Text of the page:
Amazon will soon start using Prime Air drones to deliver packages in 30 minutes
Jeff Wilke, CEO of Amazon’s Worldwide Consumer Division, showcased its latest and next-gen all-electric Prime Air drone at Amazon’s re: MARS Conference (Machine Learning, Automation, Robotics, and Space) at Las Vegas, NV on Wednesday.
The new hexagon-shaped fully-electric drone can fly up to 15 miles and deliver packages under 5 pounds to customers in less than 30 minutes.
“With the help of our world-class fulfillment and delivery network, we expect to scale Prime Air both quickly and efficiently, delivering packages via drone to customers within months,” said Wilke in a blog post announcing the drone.
Wilke pointed out the new drone design includes advances in efficiency, stability and, most importantly, in safety.
Firstly, hybrid design, which is one key component of the drone allows it to “do vertical takeoffs and landings — like a helicopter.” This means it is efficient and aerodynamic like an airplane and can easily shift from vertical-mode to airplane mode, and back to vertical mode.
Secondly, the drone is beefed up with a surrounding shroud, which makes it safe and efficient in flight. The distinctive aircraft is controlled with six degrees of freedom, compared to four for a normal quadcopter. This makes it more stable, and capable of operating safely in more gusty wind conditions.
The new Prime Air drone employs diverse sensors and advanced algorithms, such as multi-view stereo vision, to detect static objects like a chimney.
Further, the drone uses proprietary computer-vision and machine learning algorithms to detect moving objects, like a paraglider or helicopter.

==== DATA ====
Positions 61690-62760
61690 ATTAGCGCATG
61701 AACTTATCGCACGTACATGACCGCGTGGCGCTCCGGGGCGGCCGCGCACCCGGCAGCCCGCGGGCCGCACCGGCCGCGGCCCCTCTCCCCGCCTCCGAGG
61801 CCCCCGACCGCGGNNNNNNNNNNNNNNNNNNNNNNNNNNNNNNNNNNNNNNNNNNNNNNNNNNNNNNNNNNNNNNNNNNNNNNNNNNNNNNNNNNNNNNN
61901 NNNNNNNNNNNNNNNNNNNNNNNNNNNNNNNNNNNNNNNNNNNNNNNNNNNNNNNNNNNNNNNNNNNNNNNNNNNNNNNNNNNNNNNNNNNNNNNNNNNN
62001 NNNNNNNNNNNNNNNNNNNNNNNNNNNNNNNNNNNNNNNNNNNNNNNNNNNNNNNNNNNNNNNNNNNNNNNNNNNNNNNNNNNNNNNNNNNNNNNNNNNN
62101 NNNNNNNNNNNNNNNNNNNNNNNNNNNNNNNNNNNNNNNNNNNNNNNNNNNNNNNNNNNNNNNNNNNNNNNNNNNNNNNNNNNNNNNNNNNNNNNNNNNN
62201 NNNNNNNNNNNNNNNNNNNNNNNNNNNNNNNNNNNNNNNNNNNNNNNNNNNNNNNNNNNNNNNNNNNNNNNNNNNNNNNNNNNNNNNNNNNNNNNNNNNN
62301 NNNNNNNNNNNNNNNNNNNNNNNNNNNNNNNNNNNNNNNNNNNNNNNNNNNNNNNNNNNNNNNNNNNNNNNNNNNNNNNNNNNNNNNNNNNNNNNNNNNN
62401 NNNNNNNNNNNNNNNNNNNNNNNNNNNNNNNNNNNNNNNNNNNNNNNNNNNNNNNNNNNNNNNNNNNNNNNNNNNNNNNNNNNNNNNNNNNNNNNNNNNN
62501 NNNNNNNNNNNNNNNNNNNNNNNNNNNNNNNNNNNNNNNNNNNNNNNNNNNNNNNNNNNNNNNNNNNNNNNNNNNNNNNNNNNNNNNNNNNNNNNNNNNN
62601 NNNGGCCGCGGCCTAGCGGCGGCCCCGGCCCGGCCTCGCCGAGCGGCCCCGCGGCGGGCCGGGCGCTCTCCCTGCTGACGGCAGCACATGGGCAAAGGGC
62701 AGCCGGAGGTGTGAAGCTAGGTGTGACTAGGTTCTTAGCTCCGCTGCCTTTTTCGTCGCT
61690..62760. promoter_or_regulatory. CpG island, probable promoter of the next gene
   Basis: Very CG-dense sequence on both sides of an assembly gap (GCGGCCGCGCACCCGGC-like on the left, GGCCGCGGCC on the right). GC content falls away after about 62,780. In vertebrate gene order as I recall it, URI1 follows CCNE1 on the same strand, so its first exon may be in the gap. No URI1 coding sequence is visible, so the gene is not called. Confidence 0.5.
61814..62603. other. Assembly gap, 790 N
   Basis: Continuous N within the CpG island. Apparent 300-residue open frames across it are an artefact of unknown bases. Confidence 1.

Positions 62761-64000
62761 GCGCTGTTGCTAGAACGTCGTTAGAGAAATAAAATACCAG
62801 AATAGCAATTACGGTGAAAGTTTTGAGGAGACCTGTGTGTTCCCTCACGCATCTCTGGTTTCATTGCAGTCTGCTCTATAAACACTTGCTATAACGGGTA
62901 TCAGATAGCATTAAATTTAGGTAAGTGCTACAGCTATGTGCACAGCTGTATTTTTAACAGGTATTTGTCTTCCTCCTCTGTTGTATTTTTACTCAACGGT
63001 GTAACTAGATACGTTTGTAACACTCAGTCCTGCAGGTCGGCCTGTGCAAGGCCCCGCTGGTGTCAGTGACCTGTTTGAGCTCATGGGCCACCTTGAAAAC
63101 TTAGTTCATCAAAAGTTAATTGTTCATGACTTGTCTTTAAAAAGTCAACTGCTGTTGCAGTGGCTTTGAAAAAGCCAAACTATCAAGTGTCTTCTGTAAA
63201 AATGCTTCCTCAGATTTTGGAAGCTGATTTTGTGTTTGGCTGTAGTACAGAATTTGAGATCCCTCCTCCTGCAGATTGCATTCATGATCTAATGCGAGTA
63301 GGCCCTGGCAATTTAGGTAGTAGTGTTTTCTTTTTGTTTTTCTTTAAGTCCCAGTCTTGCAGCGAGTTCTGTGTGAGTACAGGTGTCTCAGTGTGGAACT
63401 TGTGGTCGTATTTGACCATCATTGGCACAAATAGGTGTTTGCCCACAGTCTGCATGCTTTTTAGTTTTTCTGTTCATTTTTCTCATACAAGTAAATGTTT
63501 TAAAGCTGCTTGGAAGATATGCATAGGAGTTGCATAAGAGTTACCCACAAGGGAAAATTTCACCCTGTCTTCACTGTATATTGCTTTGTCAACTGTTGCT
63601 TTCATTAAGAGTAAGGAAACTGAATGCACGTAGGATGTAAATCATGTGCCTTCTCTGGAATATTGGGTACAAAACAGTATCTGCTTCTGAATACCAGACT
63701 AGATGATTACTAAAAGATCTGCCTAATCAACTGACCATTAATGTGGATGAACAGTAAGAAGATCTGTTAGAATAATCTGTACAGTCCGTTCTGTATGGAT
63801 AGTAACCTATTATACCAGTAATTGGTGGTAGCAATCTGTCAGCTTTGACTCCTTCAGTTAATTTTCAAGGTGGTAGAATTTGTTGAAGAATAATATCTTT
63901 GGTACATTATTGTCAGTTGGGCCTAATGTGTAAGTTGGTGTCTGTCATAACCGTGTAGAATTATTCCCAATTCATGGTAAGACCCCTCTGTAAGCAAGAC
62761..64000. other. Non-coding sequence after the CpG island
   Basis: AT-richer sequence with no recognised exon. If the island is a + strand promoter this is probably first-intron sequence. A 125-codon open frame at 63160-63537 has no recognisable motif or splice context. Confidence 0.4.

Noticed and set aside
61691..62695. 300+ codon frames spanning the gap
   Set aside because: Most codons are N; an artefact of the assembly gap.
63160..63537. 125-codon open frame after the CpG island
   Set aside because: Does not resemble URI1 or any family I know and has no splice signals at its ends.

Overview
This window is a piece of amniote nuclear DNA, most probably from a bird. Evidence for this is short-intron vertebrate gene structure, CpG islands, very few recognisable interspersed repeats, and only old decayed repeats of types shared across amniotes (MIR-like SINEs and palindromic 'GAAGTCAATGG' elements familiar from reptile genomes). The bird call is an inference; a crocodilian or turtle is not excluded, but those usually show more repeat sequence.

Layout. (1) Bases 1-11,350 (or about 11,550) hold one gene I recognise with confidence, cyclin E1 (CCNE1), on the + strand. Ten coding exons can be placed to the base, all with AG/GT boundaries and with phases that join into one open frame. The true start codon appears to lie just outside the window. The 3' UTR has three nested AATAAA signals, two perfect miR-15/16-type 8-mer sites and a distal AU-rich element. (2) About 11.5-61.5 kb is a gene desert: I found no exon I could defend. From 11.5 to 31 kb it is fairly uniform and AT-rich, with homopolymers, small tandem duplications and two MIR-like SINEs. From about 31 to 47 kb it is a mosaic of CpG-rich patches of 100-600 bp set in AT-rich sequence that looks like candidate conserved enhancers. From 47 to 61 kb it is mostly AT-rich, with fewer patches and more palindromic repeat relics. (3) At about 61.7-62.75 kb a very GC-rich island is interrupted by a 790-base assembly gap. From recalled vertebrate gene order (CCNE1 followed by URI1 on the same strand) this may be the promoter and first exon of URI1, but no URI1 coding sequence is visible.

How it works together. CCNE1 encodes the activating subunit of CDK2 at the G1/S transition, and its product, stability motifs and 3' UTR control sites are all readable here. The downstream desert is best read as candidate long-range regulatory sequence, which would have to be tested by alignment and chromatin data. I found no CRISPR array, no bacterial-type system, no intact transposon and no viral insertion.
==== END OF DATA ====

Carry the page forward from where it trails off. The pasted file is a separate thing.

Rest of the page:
In addition, the drone needs a small area around the delivery location that is clear of people, animals, or obstacles.
“We determine this using explainable stereo vision in parallel with sophisticated AI algorithms trained to detect people and animals from above,” Wilke said.
Wire detection is one of the hardest challenges for low-altitude flights. “Through the use of computer-vision techniques we’ve invented, our drones can recognize and avoid wires as they descend into, and ascend out of, a customer’s yard,” he explained.
Basically, the company is focusing on building a drone that isn’t just safe, but independently safe, using the latest artificial intelligence (AI) technologies.
Check out the flight test video released by Amazon below.
While it is unclear when or where the Prime Air drones would be tested, Wilke, however, did acknowledge that the company has been in talks with regulators such as the Federal Aviation Administration (FAA).
“We right now do have permission to do testing in a couple of locations in the United States with the FAA,” Wilke said. “But our objective is to have a certified commercial program that allows us to deliver to customers. That’s what we’re working toward, in months.”